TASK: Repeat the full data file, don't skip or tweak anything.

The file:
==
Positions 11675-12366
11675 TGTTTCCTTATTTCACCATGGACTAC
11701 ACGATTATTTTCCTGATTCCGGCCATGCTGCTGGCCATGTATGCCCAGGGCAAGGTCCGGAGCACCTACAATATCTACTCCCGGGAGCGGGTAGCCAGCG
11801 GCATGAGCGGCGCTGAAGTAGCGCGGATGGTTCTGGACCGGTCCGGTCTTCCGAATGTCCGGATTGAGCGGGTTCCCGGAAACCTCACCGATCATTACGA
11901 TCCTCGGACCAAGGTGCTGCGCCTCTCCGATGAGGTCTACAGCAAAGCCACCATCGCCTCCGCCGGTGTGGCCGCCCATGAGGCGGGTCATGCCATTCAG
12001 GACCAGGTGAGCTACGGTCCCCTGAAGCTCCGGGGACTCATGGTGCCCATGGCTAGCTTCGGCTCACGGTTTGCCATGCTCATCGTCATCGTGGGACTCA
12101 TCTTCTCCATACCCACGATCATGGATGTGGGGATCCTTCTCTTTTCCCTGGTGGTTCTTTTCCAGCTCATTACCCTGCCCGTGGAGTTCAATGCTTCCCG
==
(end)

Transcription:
Positions 11675-12366
11675 TGTTTCCTTATTTCACCATGGACTAC
11701 ACGATTATTTTCCTGATTCCGGCCATGCTGCTGGCCATGTATGCCCAGGGCAAGGTCCGGAGCACCTACAATATCTACTCCCGGGAGCGGGTAGCCAGCG
11801 GCATGAGCGGCGCTGAAGTAGCGCGGATGGTTCTGGACCGGTCCGGTCTTCCGAATGTCCGGATTGAGCGGGTTCCCGGAAACCTCACCGATCATTACGA
11901 TCCTCGGACCAAGGTGCTGCGCCTCTCCGATGAGGTCTACAGCAAAGCCACCATCGCCTCCGCCGGTGTGGCCGCCCATGAGGCGGGTCATGCCATTCAG
12001 GACCAGGTGAGCTACGGTCCCCTGAAGCTCCGGGGACTCATGGTGCCCATGGCTAGCTTCGGCTCACGGTTTGCCATGCTCATCGTCATCGTGGGACTCA
12101 TCTTCTCCATACCCACGATCATGGATGTGGGGATCCTTCTCTTTTCCCTGGTGGTTCTTTTCCAGCTCATTACCCTGCCCGTGGAGTTCAATGCTTCCCG